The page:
Add feng shui to the mix of home-buying factors

Updated: 2013-01-25 11:20

By Liu Yuhan in New York (China Daily)

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Add feng shui to the mix of home-buying factors

The owner of this Manhattan building hired a prominent designer to use feng shui in its interior. Liu Yuhan / China Daily

Amid high demand from wealthy Chinese for US residential and commercial properties, New York real estate firms are wooing buyers by incorporating feng shui concepts into interior designs.

Related Companies, a privately owned US real estate group that manages properties worth $15 billion, took over 225 Rector Place, a 24-story luxury condominium building in Manhattan's Battery Park City neighborhood.

It then hired Clodagh, an internationally acclaimed interior designer who goes by one name, to incorporate feng shui elements into the building's design.

"Wherever you go, wherever you look, it should be beautiful," said Clodagh, an Irish designer who has lived in New York for 25 years and boasts an award-winning portfolio of work in two dozen countries.

Feng shui is an ancient and complex body of knowledge developed 3,000 years ago in China. Feng means wind and shui means water. The combination of good feng and shui usually means, in Chinese culture, good health and fortune, and vice versa.

"The five essential elements of feng shui must be represented in the design of 225 Rector Place - metal, wood, water, fire and earth," said Clodagh, who became interested in feng shui in 1985.

"Also, the colors must be right for the location, so I included red for fire energy and black for water. And I use 'up' light as well as 'down' light to lift energy, rather than compress it."

Clodagh, whose projects include million-square-foot hotels, residential buildings and spas, also said she rids kitchens of stale, unused items "so that stagnation is abolished and energy flows smoothly".

From 225 Rector Place, which faces the Hudson River, residents can see the Statue of Liberty. Units range from studios to three-bedroom apartments, at prices of about $500,000 to more than $2 million. The building contains some 300 units, 72 of which were sold by the original developer. After Related came in, 181 units were available to sell.

And results exceeded the developer's expectations.

Add feng shui to the mix of home-buying factors

"We sold about 120 of the 180, and almost half of the buyers were from China," said Sherry Tobak, senior vice-president of sales at Related and sales director at 225 Rector Place. She said the firm hoped to bring greenery and water elements into the design in response to Chinese customers' love of water, which traditionally represents wealth.

"The hallway carpeting is an example. It was inspired by images of flowing water over stones.

The building is close to the site of the World Trade Center and Manhattan's Chinatown, and faces the Hudson River.

Chinese buyers typically look for homes as an investment or to use as a residence for children who might someday study in the US.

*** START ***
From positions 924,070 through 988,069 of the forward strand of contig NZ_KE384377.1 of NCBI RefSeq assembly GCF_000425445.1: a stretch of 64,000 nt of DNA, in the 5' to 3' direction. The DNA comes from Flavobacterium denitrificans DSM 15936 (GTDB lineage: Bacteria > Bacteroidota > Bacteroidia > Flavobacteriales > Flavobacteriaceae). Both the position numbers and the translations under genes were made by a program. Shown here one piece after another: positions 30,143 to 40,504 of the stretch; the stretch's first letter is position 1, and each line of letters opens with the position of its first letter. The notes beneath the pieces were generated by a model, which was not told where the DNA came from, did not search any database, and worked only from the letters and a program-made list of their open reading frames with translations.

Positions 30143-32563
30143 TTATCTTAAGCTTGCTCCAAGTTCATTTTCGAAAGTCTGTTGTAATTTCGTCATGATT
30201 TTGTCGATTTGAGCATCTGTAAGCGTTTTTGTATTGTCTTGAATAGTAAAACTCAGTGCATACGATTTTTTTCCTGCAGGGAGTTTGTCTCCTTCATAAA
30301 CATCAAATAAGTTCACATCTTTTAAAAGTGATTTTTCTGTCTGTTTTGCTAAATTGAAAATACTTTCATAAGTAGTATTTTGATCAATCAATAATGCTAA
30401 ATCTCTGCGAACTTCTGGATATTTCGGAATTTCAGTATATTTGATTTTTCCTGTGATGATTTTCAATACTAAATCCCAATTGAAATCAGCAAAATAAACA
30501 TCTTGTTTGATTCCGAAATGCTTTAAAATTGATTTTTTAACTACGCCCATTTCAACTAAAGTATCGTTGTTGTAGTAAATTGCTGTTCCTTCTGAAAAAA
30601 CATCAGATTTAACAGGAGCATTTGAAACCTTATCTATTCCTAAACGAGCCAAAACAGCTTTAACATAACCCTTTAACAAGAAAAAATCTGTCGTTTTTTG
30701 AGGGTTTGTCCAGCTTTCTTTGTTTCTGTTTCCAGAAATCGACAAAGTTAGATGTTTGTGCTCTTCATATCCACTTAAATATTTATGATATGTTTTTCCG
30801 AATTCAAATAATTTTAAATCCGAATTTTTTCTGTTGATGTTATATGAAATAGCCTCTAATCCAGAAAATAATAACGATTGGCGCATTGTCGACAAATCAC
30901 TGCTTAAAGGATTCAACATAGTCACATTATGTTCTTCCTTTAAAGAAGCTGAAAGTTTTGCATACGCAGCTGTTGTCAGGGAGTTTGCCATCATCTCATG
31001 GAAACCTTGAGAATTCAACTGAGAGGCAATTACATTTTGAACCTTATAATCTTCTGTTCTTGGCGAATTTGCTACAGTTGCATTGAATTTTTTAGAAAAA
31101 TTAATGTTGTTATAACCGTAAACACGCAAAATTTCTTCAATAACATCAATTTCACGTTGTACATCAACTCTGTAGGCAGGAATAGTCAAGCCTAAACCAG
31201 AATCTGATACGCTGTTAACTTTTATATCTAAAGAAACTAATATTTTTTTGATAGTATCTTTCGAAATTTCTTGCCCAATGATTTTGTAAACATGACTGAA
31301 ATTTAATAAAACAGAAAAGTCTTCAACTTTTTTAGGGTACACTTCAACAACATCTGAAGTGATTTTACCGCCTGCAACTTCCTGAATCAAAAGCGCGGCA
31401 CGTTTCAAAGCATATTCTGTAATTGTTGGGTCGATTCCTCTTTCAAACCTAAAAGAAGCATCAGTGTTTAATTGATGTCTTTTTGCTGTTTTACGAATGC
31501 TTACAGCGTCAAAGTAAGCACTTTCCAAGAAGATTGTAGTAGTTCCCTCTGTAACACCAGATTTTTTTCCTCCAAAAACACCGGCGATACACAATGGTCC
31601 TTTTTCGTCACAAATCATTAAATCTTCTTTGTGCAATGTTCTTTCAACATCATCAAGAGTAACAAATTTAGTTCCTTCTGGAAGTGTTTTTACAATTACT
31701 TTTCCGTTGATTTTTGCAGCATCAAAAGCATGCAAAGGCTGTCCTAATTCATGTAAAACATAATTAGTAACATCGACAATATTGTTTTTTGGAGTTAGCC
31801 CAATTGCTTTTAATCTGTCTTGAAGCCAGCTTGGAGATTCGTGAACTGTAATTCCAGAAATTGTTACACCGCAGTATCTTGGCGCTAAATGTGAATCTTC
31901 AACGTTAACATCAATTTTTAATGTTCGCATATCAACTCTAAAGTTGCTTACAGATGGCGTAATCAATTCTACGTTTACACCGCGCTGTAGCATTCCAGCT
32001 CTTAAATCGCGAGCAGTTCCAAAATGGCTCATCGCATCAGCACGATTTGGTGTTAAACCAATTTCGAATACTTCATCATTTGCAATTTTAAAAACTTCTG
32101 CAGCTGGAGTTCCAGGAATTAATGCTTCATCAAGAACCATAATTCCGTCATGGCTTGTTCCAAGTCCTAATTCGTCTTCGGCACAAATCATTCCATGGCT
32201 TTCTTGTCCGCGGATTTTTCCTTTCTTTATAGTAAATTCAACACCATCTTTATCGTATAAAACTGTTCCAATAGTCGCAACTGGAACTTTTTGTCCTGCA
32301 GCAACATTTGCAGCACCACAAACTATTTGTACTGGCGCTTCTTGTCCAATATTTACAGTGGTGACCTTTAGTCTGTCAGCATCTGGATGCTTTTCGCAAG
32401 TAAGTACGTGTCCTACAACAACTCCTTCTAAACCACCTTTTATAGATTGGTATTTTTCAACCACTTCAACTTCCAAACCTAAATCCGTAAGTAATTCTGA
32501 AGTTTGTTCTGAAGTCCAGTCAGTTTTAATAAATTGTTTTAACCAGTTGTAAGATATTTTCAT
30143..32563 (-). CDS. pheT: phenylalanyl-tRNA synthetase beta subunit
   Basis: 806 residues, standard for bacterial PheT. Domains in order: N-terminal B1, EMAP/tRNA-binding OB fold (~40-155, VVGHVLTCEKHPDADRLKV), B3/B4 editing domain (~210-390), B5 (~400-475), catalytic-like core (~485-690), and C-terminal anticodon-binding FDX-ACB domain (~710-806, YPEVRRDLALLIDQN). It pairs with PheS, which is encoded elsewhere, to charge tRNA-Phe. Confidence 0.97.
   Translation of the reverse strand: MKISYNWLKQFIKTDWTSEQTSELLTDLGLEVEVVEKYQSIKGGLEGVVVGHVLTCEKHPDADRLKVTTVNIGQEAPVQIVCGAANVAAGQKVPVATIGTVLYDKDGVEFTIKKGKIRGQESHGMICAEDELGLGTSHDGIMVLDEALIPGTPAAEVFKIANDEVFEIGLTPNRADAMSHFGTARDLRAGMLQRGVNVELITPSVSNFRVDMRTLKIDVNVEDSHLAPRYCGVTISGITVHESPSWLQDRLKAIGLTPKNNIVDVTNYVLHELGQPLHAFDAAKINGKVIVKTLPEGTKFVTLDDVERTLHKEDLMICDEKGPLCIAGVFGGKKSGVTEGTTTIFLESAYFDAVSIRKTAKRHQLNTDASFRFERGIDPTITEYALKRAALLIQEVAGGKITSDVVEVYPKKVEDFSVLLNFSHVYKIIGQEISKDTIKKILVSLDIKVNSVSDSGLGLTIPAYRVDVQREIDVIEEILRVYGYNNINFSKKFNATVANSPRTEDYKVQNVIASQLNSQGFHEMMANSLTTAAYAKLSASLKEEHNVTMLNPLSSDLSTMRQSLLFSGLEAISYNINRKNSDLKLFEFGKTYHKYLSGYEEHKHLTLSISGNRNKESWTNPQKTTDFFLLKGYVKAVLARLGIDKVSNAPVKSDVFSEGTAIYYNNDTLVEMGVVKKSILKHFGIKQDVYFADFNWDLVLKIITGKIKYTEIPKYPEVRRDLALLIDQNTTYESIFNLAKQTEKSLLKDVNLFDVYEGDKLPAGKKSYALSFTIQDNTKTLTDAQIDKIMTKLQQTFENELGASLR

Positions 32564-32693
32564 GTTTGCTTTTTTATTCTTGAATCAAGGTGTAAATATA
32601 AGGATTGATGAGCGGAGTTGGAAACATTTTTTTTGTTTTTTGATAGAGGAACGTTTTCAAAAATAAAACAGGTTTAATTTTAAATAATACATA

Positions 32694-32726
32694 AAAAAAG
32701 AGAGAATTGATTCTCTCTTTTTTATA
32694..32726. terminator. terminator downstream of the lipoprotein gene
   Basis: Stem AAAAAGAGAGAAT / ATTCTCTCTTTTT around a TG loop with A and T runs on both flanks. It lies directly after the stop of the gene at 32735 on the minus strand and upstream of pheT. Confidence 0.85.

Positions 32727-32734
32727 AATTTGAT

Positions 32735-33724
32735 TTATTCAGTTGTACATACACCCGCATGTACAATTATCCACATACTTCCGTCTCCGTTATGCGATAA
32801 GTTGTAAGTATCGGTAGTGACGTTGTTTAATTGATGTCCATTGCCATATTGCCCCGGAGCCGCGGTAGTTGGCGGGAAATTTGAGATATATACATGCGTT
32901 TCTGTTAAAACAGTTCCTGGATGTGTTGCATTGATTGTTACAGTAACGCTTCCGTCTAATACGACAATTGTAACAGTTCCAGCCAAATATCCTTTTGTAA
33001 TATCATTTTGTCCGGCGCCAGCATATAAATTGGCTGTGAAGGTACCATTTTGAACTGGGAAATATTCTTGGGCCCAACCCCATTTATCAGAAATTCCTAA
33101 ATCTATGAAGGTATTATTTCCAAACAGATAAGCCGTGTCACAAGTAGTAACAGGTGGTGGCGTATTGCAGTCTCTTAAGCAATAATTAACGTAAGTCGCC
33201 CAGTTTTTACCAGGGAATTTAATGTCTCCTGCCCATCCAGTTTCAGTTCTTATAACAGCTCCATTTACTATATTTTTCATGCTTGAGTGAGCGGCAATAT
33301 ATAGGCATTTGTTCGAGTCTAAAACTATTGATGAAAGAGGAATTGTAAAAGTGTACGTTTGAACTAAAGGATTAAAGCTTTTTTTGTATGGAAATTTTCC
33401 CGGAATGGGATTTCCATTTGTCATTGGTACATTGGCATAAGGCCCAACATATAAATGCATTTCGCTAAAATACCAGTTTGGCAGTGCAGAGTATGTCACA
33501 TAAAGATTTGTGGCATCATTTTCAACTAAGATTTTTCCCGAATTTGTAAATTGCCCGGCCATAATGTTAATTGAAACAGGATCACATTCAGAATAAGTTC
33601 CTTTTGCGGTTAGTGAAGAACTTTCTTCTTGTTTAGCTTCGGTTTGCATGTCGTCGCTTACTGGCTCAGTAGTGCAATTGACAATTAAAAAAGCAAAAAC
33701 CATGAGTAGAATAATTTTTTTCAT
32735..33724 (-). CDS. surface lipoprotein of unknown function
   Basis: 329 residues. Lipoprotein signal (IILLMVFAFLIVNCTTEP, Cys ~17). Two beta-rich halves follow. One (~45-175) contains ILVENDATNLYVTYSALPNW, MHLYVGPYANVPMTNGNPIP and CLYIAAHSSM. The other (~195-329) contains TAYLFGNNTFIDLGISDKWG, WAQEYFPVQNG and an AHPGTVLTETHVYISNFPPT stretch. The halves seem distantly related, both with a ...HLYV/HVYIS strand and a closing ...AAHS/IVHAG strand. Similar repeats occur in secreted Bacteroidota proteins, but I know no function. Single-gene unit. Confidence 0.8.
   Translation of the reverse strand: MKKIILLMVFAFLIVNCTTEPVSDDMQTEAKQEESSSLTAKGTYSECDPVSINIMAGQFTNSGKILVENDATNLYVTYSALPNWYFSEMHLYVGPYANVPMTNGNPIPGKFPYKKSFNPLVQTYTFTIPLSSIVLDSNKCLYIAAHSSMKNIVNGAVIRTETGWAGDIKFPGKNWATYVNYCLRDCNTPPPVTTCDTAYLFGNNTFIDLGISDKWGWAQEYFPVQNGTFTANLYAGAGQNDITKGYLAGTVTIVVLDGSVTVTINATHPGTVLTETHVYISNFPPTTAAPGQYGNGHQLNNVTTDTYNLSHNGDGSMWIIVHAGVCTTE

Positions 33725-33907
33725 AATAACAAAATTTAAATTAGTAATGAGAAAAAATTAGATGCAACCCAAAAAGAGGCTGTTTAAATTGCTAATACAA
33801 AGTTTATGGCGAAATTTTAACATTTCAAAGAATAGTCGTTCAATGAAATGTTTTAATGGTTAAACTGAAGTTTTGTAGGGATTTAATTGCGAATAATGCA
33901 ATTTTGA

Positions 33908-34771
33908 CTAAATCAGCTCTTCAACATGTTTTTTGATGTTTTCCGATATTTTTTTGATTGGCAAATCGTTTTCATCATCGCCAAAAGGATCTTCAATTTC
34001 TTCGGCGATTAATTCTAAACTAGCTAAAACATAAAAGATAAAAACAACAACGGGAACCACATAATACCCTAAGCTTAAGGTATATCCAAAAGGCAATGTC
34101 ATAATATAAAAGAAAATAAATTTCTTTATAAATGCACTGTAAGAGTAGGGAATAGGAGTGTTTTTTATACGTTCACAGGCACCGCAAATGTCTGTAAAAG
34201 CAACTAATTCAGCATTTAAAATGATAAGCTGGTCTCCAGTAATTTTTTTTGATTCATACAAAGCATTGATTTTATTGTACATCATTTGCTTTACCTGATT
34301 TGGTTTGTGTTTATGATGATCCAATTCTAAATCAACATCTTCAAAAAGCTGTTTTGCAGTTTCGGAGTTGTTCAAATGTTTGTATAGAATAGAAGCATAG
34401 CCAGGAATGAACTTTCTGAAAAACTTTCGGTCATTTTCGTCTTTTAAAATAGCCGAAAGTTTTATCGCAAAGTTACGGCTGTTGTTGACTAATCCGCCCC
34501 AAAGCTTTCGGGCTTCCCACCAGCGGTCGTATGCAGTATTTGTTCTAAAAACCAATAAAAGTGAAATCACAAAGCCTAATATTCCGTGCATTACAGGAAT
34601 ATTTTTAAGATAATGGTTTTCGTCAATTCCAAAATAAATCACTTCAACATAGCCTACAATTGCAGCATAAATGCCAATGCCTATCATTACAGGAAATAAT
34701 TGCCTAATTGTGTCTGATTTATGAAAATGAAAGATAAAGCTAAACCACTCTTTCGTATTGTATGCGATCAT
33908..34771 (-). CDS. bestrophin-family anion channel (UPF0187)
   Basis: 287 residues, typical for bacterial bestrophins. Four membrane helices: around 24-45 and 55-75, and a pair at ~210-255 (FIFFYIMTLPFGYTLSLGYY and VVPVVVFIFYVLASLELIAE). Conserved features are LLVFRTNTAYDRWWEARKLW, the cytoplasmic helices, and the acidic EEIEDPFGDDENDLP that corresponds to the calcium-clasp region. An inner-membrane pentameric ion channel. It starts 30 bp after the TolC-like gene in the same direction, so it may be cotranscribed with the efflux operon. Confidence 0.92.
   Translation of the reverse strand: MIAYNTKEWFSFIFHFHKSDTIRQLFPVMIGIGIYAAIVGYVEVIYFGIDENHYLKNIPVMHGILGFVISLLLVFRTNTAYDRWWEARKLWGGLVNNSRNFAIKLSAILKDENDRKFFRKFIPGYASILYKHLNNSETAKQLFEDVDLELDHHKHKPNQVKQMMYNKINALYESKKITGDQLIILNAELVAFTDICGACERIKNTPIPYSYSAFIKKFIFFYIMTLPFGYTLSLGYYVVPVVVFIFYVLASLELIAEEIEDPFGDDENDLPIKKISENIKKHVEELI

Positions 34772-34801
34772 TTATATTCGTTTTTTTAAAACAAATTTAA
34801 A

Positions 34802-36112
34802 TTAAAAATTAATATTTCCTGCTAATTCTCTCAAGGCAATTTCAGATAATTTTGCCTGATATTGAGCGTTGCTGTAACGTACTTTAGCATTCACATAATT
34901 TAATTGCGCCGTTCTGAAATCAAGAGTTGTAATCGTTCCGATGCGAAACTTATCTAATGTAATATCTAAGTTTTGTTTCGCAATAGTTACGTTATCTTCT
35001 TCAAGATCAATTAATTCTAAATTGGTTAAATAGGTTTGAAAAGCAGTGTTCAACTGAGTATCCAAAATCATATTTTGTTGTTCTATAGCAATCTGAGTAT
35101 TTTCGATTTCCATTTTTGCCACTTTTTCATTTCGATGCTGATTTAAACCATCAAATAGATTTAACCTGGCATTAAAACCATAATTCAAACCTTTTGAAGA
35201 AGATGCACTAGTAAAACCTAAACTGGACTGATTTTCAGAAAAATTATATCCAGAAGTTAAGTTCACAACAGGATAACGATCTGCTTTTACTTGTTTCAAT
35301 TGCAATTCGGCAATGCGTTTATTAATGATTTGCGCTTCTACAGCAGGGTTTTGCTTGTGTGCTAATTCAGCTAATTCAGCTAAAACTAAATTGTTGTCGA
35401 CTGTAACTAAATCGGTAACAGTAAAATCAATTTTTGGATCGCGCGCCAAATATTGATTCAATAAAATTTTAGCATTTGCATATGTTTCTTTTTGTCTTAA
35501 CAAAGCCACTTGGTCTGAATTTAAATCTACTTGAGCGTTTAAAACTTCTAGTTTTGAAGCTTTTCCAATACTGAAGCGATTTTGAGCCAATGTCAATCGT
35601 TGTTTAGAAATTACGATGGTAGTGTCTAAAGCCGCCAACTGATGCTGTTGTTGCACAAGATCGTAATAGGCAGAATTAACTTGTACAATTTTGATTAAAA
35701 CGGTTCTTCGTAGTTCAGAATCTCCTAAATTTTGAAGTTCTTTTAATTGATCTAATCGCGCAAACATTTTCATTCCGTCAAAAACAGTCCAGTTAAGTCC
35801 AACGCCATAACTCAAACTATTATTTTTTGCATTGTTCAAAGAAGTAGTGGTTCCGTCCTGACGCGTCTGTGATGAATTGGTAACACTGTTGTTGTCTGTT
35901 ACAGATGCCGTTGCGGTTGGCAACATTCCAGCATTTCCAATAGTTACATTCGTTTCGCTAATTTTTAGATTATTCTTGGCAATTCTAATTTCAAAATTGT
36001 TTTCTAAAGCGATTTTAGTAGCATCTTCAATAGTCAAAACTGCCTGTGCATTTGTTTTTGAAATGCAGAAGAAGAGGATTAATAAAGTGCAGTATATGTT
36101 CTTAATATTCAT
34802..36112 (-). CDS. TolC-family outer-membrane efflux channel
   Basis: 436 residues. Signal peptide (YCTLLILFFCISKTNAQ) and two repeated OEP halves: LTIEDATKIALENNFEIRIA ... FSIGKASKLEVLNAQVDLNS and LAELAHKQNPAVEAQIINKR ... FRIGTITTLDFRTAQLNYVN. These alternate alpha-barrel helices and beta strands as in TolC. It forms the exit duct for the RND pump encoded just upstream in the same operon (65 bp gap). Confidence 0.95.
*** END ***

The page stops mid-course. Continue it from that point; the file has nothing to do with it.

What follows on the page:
"My experience is, when you sell to one Chinese buyer, he works in a tight community, and the buyer will tell people around him," Tobak said.

One deal can yield as many as 10 references from a satisfied Chinese client, she said.

To better understand wealthy Chinese clients and their culture, Related built relationships with several Chinese-speaking buyers as well as lawyers and mortgage brokers, who can help in an international purchase.

Brokers are optimistic about Manhattan's real estate market in 2013, due to an inflow of investors from abroad, with Chinese a powerful segment, said Nikki Field, vice-president of Sotheby's Realty.

According to the National Association of Realtors, a leading US industry group, low prices and the relatively weak dollar are major reasons for increased US purchases by foreigners.

International sales totaled $82.5 billion for the 12 months ending in March 2012. China-based clients accounted for 11 percent of the total, up from 9 percent in the same period a year earlier, making them second only to Canadians as leading buyers of US residential property.

Consideration of feng shui factors into nearly every purchase decision by Chinese clients, according to Gary Kiyan, director of sales and brokerage services at New York's Anchor Associates. He has dealt with Chinese real estate investors in Manhattan.

"Chinese buyers - and renters - are interested in location and price primarily," Kiyan said.

"After the area and price are established, they will express interest in the feng shui aspects of the apartment."

Numbers also play a big role in feng shui considerations, as Kiyan has learned.

"Many Chinese clients have also expressed interest in the number 8, which in Chinese sounds like 'fortune', so apartments on the 8th or 16th floor seem to hold interest for some Chinese buyers," he said.

"We have seen an increase in Chinese buyers and renters and expect more in the future," Kiyan said.

"The pattern is similar when we have Chinese-American buyers. Feng shui seems to be an important element in attracting interest to certain locations or buildings for both Chinese buyers and Chinese-American buyers."

Susan Wu, a sales agent with Exit Kingdom Realty, also has concluded that feng shui does indeed affect buying decisions.

"I definitely believe that the feng shui aspects matter in deals," she said.

"That's a typical question I ask my clients, and 8 out of 10 Chinese or Asian-Americans care," Wu added. "Even if some of them don't, their parents who help with the purchase will, which ultimately affects the purchasing process."

Add feng shui to the mix of home-buying factors

This model unit at 225 Rector Place incorporates all of the elements of feng shui: metal, wood, water, fire and earth. Provided to China Daily